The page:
Trying to make a difference on bullying
My name is Mercedes McCall. I am 14, and I am looking forward to my freshman year at West Vigo High School. Before I enter high school, I want to share with you a project I started while I was a student at West Vigo Middle School. The Vigo County School Corp. has an anti-bullying program called HERO (Helping Everyone Respect Others). You may have seen the billboards around town. I wanted to add a student-led anti-bullying piece to it, so I started HEROES in Action at my school.
First of all, you might find it interesting that I have not only been bullied, but I have also been the bully. I used bullying as a self-defense, and because it made me feel more confident about myself. It didn’t make me feel happy about myself inside, though. After years of doing that, I decided to stop bullying and speak out against the problem.
The first thing I did was share this idea with my teacher, Mrs. Melanie Beaver. She encouraged me to meet with some of my other classmates to form the group. Together, we invited Miss Tante Robinson of Girls of Excellence and rapper LG Wise to speak to all seventh-graders about bullying. The next thing we did was invite students to try out for parts in a Reader’s Theater performance of the book called “ONE” by Kathryn Otoshi.
I presented a grant proposal for this project to Wabash Valley Community Foundation, and the idea was funded. I wanted to perform for younger students, because I think a lot of bullying starts in elementary school. We traveled in a school bus to the three elementary schools that feed in to West Vigo Middle School. Those schools are Sugar Creek Consolidated, Fayette Elementary, and West Vigo Elementary.
We also performed at the Vikes & Tykes Childcare Center at West Vigo High School. I think the young kids really understood our message about bullying. The grant paid for our transportation, performance props, and a copy of the picture book for each school’s library where we visited.
I would like to thank the Wabash Valley Community Foundation for supporting my project idea. I also want to thank the elementary principals for allowing us to visit their schools: Mrs. Marrs, Mrs. Bonomo, and Mrs. Pfrank.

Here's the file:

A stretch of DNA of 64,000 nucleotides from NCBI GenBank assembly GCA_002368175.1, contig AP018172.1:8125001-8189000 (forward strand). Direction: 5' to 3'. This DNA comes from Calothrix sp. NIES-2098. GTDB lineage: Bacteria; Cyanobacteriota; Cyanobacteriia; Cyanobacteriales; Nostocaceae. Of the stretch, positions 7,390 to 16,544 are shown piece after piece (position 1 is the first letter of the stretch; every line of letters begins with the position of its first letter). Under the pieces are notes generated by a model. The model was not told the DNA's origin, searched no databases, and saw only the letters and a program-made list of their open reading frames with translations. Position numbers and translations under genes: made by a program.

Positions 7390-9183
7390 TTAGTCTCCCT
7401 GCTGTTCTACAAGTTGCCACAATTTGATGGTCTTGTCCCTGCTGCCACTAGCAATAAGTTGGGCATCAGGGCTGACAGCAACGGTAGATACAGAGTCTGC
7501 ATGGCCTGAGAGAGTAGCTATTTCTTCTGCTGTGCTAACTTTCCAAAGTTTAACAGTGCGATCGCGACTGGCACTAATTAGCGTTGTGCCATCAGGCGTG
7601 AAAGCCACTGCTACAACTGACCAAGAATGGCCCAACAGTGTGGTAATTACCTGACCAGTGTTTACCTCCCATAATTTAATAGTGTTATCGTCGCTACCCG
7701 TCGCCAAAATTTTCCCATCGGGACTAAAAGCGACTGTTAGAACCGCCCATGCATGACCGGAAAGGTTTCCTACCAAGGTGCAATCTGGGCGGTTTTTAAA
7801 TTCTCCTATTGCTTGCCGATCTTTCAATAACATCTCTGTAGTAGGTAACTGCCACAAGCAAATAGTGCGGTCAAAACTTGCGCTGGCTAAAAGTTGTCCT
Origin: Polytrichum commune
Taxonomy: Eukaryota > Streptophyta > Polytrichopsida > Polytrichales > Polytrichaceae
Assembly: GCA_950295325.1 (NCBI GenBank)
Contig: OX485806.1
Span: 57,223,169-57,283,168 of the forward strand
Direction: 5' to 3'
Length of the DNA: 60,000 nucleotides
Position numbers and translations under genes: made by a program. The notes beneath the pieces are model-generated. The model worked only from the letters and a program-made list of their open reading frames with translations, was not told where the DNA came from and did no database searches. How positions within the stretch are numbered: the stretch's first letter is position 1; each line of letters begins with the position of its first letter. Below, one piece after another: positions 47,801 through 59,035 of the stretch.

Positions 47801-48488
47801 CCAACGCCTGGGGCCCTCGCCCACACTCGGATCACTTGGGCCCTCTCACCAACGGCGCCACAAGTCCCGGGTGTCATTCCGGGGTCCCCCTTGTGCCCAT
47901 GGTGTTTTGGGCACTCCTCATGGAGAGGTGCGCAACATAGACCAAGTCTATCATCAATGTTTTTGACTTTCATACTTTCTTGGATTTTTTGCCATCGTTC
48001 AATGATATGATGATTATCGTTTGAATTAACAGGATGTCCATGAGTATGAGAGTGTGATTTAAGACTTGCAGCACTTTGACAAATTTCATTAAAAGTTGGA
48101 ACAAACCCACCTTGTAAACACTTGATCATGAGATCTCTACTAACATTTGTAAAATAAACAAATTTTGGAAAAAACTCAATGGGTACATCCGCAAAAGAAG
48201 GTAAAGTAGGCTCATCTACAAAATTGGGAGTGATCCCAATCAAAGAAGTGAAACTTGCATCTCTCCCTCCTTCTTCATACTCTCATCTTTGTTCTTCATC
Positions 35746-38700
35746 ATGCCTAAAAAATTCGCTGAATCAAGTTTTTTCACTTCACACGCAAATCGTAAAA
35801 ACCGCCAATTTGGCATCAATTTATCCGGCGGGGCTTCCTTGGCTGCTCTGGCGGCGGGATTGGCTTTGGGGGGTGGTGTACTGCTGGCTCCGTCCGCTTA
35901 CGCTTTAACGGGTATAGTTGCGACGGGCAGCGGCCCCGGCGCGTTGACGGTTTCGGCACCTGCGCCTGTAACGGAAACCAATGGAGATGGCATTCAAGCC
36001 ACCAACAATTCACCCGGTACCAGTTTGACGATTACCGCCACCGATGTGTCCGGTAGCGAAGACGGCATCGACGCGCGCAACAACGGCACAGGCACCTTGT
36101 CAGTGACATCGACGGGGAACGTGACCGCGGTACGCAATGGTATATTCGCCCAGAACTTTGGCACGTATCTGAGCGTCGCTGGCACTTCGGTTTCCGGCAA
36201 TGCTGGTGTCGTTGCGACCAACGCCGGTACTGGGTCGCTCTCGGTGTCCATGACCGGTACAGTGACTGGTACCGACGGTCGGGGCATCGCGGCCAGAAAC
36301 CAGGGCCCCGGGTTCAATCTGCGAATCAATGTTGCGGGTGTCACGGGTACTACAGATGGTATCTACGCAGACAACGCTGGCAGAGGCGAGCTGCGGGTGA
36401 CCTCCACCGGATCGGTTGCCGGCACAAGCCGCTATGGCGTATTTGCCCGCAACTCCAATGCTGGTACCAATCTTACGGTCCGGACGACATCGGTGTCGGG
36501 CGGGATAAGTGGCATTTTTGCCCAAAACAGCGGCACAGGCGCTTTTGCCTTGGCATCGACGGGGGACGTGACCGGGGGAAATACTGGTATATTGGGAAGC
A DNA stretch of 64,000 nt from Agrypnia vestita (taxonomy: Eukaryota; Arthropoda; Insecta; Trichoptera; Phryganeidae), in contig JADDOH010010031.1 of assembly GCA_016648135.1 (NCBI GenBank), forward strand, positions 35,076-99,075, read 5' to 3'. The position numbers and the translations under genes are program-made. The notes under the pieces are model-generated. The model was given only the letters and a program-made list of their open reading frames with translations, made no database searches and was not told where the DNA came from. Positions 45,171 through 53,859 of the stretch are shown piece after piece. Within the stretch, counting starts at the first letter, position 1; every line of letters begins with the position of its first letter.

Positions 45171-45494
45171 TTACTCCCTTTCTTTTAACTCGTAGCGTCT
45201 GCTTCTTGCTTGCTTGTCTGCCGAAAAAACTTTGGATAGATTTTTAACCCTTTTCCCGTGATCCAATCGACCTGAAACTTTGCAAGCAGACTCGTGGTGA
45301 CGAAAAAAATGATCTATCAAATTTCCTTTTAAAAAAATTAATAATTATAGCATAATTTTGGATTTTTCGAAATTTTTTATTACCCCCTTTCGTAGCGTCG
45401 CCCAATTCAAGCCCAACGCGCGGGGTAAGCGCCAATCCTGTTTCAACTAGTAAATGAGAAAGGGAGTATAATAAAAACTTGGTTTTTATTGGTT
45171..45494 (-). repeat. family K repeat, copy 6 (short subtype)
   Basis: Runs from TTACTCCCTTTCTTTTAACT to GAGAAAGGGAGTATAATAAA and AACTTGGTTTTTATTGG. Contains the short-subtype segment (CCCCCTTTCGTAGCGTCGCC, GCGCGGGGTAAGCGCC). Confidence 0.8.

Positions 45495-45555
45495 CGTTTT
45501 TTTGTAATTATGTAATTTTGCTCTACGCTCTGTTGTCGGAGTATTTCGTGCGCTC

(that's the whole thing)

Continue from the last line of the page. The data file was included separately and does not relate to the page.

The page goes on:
At this year’s Vigo County Fair, I was happy to see seven poster projects on the topic of bullying awareness. One of them received Grand Champion. That tells me that other people are taking a stand against bullying, too.
Now that I am going on to high school at West Vigo, I want to continue speaking out against bullying. I hope to form a group of students from all the VCSC high schools, because I think students who meet with each other for a good cause can help prevent bullying back at their schools. I started a Twitter account, @heroesinaction, to have a place to share ideas and encouragement on the topic of bullying.
I want to end this letter by thanking Mr. Tanoos, the superintendent of my school corporation, for believing in me. One time when he was in my school, my principal introduced me to him and told him about my anti-bullying project. Mr. Tanoos shook my hand and congratulated me for speaking up.
I know what it feels like to be bullied, and I know what it feels like to be a bully. If everyone takes a stand with me, then we can reach out to more people about the dangers of bullying.
I am also grateful for the encouragement from Mrs. Eva Kor. I visited her CANDLES Museum a few times to hear her speak, and she spoke at my school. Like me, she is one person trying to make a difference.
— Mercedes McCall
West Terre Haute